Cactus Gallery is an artist-led space based at The Royal Standard, Liverpool, UK. Cactus Gallery is conceived by artist Joe Fletcher Orr (b. 1991, Birkenhead, UK). Recent shows include Jack Brindley, Original Copy; Charlie Godet Thomas, In Comes the Good Air…; Candice Jacobs: EXHALE; Alex Rathbone, Prehistory…TBC; Harry Meadley, LEVEL 2; Katharina Fengler, SWEETNESS; and more. www.cactusgallery.co.uk
The ten selected artists are:
Simeon Barclay (b.1975, Huddersfield, UK) lives in Leeds, UK. Barclay is interested in exploring the dynamic nature of language, the mediated image, and in objects that both seduce and provoke. These impulses are understood in relation to the human condition, an existence Barclay perceives as being caught up in the tumultuous, unfixed process of situating and defining ourselves within culture and tradition. Recent solo exhibitions include Man’s Not Ready, STCTHOTS, Leeds, UK (2015); Where Did It All Go Wrong, Dam Projects, London, UK (2015). Group exhibitions include True Players, W139, Amsterdam, The Netherlands (2015); The Feast Wagon, The Tetley, Leeds, UK (2015); A British Art Show, Meyohas, New York, USA (2015).
Jacqueline Bebb (b.1977, Chester, UK) lives in Chester, UK, and Portland, Oregon, USA. Bebb is interested in the impact of geographical dissonance on artistic endeavor. She uses travel as a means to galvanise thought, question cultural obsessions and examine the constructs of relationships from lifelong bonds to fleeting affinities. Recent projects and solo exhibitions include Small Collections Room, Nottingham Contemporary, Nottingham, UK (2015), and Annet Gelink Gallery, Amsterdam, The Netherlands (2013). Her work has been shown in numerous group exhibitions including Victoria & Albert Museum, London, UK (2014), Frutta, Rome, Italy (2014), and Mostyn Open, Llandudno, UK (2013).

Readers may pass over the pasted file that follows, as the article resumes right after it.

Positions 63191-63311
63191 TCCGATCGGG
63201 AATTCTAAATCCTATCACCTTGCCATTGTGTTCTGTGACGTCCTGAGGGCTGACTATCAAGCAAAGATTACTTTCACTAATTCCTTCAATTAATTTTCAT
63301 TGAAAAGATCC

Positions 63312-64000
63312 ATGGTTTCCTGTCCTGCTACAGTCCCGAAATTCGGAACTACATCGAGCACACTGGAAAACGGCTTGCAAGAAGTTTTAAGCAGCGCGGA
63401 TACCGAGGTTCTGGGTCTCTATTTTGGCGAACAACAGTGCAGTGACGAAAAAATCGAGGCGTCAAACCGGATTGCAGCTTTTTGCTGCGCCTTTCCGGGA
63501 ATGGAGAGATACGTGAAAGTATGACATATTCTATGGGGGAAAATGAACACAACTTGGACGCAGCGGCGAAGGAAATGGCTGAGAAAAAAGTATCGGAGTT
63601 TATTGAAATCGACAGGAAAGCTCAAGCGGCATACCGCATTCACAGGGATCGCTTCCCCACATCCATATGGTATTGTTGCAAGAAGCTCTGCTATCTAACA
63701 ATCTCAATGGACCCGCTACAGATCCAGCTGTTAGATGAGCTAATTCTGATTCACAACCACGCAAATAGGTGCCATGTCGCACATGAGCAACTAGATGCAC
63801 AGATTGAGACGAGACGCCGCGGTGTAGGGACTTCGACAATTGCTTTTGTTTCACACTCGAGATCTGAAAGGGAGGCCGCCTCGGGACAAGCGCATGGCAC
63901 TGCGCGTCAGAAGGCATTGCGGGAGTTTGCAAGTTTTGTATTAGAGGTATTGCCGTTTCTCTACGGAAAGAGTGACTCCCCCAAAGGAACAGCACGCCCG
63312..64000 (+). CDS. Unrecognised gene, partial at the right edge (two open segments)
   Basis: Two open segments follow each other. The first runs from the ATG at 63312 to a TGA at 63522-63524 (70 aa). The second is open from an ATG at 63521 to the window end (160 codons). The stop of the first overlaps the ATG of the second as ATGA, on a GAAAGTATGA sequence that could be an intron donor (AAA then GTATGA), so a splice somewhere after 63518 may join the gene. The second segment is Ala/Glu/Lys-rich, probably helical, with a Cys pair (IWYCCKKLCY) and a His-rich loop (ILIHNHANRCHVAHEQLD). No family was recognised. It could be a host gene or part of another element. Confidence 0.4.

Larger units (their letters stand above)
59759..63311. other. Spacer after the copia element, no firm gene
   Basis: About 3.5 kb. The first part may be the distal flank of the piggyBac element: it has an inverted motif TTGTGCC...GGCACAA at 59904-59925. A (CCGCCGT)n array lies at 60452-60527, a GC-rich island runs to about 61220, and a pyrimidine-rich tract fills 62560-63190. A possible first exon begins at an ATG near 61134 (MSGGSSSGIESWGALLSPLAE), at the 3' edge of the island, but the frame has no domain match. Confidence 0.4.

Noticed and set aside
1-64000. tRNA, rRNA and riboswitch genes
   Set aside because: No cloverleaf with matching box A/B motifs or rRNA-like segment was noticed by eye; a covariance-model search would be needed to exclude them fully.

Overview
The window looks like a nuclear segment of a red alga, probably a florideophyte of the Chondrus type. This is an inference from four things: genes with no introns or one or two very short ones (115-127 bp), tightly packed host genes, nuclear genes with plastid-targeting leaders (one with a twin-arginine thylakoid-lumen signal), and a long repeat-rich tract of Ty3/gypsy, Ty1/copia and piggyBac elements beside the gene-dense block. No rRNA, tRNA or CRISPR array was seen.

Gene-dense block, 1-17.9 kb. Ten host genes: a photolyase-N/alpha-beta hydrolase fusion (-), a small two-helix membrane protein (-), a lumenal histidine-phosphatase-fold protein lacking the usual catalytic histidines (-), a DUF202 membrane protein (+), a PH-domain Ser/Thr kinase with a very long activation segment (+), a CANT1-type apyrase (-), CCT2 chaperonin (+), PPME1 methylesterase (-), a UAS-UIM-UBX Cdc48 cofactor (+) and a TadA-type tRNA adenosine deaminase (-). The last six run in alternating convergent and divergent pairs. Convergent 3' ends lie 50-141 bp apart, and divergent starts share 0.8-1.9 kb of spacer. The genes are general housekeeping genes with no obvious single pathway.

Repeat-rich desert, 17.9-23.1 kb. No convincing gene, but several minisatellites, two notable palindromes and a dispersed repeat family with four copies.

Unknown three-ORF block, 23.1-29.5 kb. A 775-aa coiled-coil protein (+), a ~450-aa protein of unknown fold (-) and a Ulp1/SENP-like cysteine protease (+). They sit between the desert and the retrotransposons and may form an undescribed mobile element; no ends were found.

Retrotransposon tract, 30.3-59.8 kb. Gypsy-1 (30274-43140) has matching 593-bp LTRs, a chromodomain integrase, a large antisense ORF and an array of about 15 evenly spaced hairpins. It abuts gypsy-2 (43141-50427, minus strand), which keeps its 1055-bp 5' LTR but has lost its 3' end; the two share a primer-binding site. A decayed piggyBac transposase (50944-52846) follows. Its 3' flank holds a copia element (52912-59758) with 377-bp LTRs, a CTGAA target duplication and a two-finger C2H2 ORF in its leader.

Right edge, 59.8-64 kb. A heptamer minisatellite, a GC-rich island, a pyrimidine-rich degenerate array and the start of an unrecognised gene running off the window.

Lindsey Bull (b.1979, Hereford, UK) lives in Manchester, UK. Bull is a figurative painter whose work explores psychological states. She is interested in different states of mind and how these interior lives manifest or hide themselves from the outside world. With a fascination for dark, idiosyncratic psychologies, her paintings are investigations into often side-lined or marginalised groups and individuals. Solo exhibitions include Yellow, Varese, Italy (2015), High House, Oxford, UK (2013); Motorcade / Flashparade, Bristol, UK (2012); Transition gallery, London, UK (2012). Bull has participated in numerous group exhibitions, including at venues such as Centre d’art contemporain de Quimper, France (2014).
Robert Carter (b.1987, Blackburn, UK) and Lauren Velvick (b.1988, Preston, UK) live in Manchester, UK. They started working together in 2014 and founded ‘The Exhibition Centre for the Life and Use of Books’, one long, ongoing self-taught history lesson that touches on art, publishing, censorship, and regional politics. They are currently interested in translating ideologies into pattern. Recent exhibitions and projects include WE/OW, Fred’s Ale House, Manchester, UK (2015); Modern History Vol. I, curated by Lynda Morris, The Grundy, Blackpool, UK (2015); Butterworth, Kent State University Library, Ohio, USA (2015); The Use and Abuse of Books, International Anthony Burgess Foundation, Manchester, UK (2014).
Nina Chua (b.1980, Manchester, UK) lives in Manchester, UK. Chua is interested in surface as a visual and visceral experience. Through repetition and accumulation, surfaces are built up which foreground line, colour, and support. Nothing is concealed; the process is essentially laid bare. The work is an exercise in limitation and the economy of means, which is used to maximal effect. Recent exhibitions include The Discerning Eye, London, UK (2015); Modern Histories Vol. II, Liverpool, UK (2015); Poppostitions, Brussels, Begium (2015); and Manchester Contemporary, Manchester, UK (2014).